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Endogenous Growth: A Knife Edge or the Razor's Edge?

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  • Carl-Johan Dalgaard
  • Claus Thustrup Kreiner

Abstract

According to much of the recent growth literature, the dramatic worldwide decline in fertility currently taking place should ultimately lead to global economic stagnation. This pessimistic prediction is not shared by the original innovation-based growth literature. In recent years, however, this strand of the literature has been criticized for resting on implausible knife-edge assumptions and for its inconsistency with available evidence. In this paper, we argue that this conclusion is unwarranted. Copyright The editors of the "Scandinavian Journal of Economics", 2002 .

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Bibliographic Info

Article provided by Wiley Blackwell in its journal The Scandinavian Journal of Economics.

Volume (Year): 105 (2003)
Issue (Month): 1 (03)
Pages: 73-86

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Handle: RePEc:bla:scandj:v:105:y:2003:i:1:p:73-86

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Web page: http://onlinelibrary.wiley.com/journal/10.1111/(ISSN)1467-9442

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Cited by:
  1. Prettner, Klaus & Bloom, David E. & Strulik, Holger, 2012. "Declining Fertility and Economic Well-Being: Do Education and Health Ride to the Rescue?," IZA Discussion Papers 6527, Institute for the Study of Labor (IZA).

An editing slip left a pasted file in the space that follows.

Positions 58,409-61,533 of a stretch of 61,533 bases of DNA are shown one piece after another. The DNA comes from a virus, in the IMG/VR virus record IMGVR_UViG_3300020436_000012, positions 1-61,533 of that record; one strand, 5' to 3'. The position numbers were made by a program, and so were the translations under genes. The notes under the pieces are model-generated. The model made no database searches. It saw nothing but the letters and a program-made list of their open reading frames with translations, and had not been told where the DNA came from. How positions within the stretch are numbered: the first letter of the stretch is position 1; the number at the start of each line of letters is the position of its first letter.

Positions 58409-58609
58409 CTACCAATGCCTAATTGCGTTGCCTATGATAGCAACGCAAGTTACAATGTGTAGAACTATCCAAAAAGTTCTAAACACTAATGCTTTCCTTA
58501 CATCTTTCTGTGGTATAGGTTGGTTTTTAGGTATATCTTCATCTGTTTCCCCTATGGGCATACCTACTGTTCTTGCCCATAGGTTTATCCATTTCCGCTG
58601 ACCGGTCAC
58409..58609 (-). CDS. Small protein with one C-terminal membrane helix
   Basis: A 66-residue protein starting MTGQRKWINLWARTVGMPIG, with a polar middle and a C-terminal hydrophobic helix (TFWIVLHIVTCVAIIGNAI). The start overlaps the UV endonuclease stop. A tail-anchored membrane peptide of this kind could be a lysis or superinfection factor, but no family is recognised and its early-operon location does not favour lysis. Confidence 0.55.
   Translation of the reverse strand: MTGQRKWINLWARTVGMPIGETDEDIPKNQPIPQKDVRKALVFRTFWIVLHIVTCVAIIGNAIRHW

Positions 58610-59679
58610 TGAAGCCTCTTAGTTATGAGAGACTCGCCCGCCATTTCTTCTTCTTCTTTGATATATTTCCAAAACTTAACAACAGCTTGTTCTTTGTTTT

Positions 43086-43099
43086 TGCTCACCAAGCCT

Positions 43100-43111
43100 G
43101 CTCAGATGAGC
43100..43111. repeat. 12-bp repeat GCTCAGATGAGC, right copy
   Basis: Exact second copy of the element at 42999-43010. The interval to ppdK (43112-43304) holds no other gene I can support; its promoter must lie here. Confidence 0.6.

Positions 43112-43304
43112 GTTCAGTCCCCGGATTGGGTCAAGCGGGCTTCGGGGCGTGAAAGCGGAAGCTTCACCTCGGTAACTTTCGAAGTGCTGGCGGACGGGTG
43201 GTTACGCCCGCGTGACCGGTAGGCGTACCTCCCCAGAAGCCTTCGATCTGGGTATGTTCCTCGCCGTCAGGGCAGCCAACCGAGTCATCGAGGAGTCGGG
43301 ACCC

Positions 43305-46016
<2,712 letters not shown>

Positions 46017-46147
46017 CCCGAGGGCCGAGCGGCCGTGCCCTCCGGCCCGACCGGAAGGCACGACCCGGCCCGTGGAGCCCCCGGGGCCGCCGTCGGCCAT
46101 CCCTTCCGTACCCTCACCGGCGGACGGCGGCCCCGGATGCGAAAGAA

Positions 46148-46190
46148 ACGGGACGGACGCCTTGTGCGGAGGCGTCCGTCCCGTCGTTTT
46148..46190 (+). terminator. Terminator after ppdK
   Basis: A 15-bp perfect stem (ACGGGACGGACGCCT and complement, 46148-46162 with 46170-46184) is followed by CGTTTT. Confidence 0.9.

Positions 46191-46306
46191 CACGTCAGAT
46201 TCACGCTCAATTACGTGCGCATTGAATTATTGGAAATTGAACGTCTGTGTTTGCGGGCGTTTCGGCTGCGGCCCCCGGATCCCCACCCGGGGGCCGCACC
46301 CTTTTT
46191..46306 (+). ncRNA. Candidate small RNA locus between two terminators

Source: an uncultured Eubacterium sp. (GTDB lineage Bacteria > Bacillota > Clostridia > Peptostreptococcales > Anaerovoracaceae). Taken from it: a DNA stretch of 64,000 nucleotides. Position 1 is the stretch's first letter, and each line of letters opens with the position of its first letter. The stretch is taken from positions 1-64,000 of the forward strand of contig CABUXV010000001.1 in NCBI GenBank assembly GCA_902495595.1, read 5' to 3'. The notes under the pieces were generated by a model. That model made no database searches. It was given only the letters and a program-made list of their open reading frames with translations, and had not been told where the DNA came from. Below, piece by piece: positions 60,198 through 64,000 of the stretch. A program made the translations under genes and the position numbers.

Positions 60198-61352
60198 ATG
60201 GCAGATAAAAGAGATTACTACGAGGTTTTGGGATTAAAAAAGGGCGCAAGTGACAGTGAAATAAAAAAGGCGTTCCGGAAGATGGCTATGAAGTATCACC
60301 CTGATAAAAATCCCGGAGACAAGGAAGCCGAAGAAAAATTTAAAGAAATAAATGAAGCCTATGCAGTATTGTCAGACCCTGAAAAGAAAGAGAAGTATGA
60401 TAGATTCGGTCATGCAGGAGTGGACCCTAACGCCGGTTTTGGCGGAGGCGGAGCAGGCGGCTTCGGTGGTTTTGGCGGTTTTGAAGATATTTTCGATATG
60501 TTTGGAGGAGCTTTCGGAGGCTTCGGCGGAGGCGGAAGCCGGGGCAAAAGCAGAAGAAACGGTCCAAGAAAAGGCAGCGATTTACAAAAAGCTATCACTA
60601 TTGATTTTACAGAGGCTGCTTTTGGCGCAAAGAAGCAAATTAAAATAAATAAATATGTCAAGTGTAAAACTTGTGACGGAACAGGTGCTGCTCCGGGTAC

2. Norman Gemmell & Richard Kneller & Ismael Sanz, 2011. "The Timing and Persistence of Fiscal Policy Impacts on Growth: Evidence from OECD Countries," Economic Journal, Royal Economic Society, vol. 121(550), pages F33-F58, February.
  3. Creina Day, 2006. "Population and Endogenous Growth," ANU Working Papers in Economics and Econometrics 2006-475, Australian National University, College of Business and Economics, School of Economics.
  4. Christian Groth, 2004. "Innovation and growth: What have we learnt from the robustness debate?," Discussion Papers 04-29, University of Copenhagen. Department of Economics, revised Nov 2004.

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